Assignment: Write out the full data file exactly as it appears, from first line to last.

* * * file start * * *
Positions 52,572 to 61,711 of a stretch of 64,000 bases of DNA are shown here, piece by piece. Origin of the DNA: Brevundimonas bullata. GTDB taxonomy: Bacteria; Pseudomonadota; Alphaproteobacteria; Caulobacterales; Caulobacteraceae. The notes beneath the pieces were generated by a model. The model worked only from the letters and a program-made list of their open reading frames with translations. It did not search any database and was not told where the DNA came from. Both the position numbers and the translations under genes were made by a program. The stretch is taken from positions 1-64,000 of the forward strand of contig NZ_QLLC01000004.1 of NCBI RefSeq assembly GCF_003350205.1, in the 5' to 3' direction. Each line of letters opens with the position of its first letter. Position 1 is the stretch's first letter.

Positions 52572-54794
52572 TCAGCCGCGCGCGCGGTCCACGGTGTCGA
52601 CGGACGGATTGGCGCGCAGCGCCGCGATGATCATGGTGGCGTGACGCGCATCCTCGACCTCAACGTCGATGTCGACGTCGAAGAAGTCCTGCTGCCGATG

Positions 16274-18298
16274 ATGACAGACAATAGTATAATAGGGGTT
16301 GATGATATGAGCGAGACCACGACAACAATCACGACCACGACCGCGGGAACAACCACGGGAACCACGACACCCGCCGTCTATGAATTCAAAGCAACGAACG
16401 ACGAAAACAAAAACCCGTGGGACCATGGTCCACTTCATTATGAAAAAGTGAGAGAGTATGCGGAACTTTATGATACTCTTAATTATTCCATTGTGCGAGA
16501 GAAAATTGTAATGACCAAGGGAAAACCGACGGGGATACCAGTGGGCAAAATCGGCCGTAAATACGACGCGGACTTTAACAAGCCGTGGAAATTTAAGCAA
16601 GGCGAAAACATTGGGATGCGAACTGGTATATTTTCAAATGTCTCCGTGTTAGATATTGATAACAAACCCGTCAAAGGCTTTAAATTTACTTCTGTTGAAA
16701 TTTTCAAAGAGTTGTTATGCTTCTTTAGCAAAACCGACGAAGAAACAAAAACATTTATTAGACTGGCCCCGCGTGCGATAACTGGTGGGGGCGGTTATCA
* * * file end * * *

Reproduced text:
Positions 52,572 to 61,711 of a stretch of 64,000 bases of DNA are shown here, piece by piece. Origin of the DNA: Brevundimonas bullata. GTDB taxonomy: Bacteria; Pseudomonadota; Alphaproteobacteria; Caulobacterales; Caulobacteraceae. The notes beneath the pieces were generated by a model. The model worked only from the letters and a program-made list of their open reading frames with translations. It did not search any database and was not told where the DNA came from. Both the position numbers and the translations under genes were made by a program. The stretch is taken from positions 1-64,000 of the forward strand of contig NZ_QLLC01000004.1 of NCBI RefSeq assembly GCF_003350205.1, in the 5' to 3' direction. Each line of letters opens with the position of its first letter. Position 1 is the stretch's first letter.

Positions 52572-54794
52572 TCAGCCGCGCGCGCGGTCCACGGTGTCGA
52601 CGGACGGATTGGCGCGCAGCGCCGCGATGATCATGGTGGCGTGACGCGCATCCTCGACCTCAACGTCGATGTCGACGTCGAAGAAGTCCTGCTGCCGATG

Positions 16274-18298
16274 ATGACAGACAATAGTATAATAGGGGTT
16301 GATGATATGAGCGAGACCACGACAACAATCACGACCACGACCGCGGGAACAACCACGGGAACCACGACACCCGCCGTCTATGAATTCAAAGCAACGAACG
16401 ACGAAAACAAAAACCCGTGGGACCATGGTCCACTTCATTATGAAAAAGTGAGAGAGTATGCGGAACTTTATGATACTCTTAATTATTCCATTGTGCGAGA
16501 GAAAATTGTAATGACCAAGGGAAAACCGACGGGGATACCAGTGGGCAAAATCGGCCGTAAATACGACGCGGACTTTAACAAGCCGTGGAAATTTAAGCAA
16601 GGCGAAAACATTGGGATGCGAACTGGTATATTTTCAAATGTCTCCGTGTTAGATATTGATAACAAACCCGTCAAAGGCTTTAAATTTACTTCTGTTGAAA
16701 TTTTCAAAGAGTTGTTATGCTTCTTTAGCAAAACCGACGAAGAAACAAAAACATTTATTAGACTGGCCCCGCGTGCGATAACTGGTGGGGGCGGTTATCA